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Jimi Slevin - Freeflight CD (album) cover


Jimi Slevin


Prog Folk

4.03 | 3 ratings

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4 stars Those of us who have roamed the often lonely corridors of prog rock ignominy are well aware that commercial success has as much to do with random chance as merit. I would elaborate that choosing folk music as an idiom might further the likelihood of having a quiet undisturbed restaurant meal even in one's hometown. So there is that, but, for one relatively little known guitarist and multi-instrumentalist, JIMI SLEVIN has sure made the rounds, as his bio cites brushes with some of the more celebrated figures in Irish folk and rock, THIN LIZZY and CHRISTY MOORE among others. In a succession of bands during the 1970s, he rose to some prominence while never quite attaining stardom, potential successes dashed by insufficient financial backing, limited pressings, or both. It must have been surprising when in 1982 he released this first solo effort. Where his prior work had leaned towards classic rock with nary a hint of ethnicity, "Freeflight" adventurously bared his Celtic roots in its appealing blend of singer/songwriter sensitivity and technical virtuosity.

The first 3 tracks are utterly transfixing, and run together for utmost effect. "Summer" is a brief and poignant instrumental that is quite reminiscent of the more acoustic reflective parts of CAMEL's "Snow Goose", with what sounds like a mellotron pitch bend at the end. "Stormy Seas" is under 5 minutes but manages to attain epic status, the first part introducing Slevin's pleasant higher register voice like a cross between IAIN MATTHEWS and DAN FOGELBERG. The choruses are more lively, with spirited piping from Mick Coyne. The haunting and extended instrumental coda is dominated by what sounds like electric violin, but must be part of Trevor Knight's keyboard arsenal. It's probably my favorite passage of the whole effort, though the next tune "The Children of Lir" is just about as accomplished. Also spacey, with both guitars and keys imparting an ethereal quality, evocative organ washes herald the second part, beginning with gently plucked acoustic guitar and offering Maggie Cody's wordless vocalizations and tin whistles. This enchanting number presages bands like NIGHTNOISE.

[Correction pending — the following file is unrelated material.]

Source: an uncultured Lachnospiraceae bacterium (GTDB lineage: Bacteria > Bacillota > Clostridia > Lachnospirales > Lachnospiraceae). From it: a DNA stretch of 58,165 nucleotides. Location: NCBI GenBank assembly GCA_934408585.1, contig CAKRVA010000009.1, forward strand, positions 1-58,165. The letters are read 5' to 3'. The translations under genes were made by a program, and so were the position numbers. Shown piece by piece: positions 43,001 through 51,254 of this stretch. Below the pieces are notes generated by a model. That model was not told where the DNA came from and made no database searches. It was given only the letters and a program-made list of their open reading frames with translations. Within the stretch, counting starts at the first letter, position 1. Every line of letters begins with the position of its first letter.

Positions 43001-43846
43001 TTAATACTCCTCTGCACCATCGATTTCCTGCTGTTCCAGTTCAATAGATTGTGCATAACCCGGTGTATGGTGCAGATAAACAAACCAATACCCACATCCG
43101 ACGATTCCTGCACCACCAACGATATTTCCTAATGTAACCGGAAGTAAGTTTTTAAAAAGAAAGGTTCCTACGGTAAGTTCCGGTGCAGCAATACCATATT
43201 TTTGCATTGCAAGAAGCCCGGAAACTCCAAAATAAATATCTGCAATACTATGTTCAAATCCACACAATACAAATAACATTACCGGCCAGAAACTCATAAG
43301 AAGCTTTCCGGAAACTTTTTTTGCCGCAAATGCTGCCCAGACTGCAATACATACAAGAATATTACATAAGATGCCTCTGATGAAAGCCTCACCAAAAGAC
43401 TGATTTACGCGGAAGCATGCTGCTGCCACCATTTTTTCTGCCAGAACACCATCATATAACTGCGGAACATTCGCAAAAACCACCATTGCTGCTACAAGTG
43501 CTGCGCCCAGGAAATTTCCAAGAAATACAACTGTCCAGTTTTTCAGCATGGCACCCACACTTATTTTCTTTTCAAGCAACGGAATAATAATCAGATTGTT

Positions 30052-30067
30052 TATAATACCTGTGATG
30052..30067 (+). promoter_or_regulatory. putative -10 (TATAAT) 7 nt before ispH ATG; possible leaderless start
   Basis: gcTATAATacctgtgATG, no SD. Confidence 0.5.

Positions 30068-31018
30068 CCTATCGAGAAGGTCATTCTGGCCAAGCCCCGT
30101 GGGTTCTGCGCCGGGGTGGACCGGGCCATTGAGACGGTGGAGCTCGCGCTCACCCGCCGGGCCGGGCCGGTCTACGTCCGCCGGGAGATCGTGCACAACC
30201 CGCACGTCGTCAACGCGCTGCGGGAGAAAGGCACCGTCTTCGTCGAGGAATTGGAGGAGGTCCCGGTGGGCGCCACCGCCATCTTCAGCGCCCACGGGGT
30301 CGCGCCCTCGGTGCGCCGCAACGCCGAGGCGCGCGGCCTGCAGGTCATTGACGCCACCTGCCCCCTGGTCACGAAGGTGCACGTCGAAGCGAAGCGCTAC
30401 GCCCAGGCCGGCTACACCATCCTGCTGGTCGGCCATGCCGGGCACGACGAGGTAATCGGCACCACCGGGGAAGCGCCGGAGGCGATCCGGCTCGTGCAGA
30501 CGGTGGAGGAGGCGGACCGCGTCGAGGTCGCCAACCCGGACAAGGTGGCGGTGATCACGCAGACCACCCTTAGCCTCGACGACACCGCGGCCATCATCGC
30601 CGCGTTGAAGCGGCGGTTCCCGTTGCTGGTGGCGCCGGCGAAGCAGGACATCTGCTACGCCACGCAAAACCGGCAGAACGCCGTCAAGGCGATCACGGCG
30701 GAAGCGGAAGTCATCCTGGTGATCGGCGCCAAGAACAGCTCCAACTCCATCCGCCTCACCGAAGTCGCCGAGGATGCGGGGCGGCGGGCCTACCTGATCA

While the rest of the album is fine, ultimately nothing quite matches the brilliance of those opening 15 minutes. Alternating proficient GORDON GILTRAP styled instrumentals with heartfelt songs, the best is probably the title cut which establishes Slevin's brilliant picking on acoustic guitar while culminating in a quasi acidic romp. The closer "Gentleman Jim's" is a Celtic jazz funk number very much in the vein of MOVING HEARTS, whose influence on Irish folk and rock far exceeded their modest output, and who had stormed out of the gate a year or two prior.

I'm going to round up for this one because, while not quite a "lost classic", "Freeflight" (and Mr Slevin) should be better known. It has also aged very well, which is the hallmark of good prog folk, both of the musical and human variety.

kenethlevine | 4/5 |


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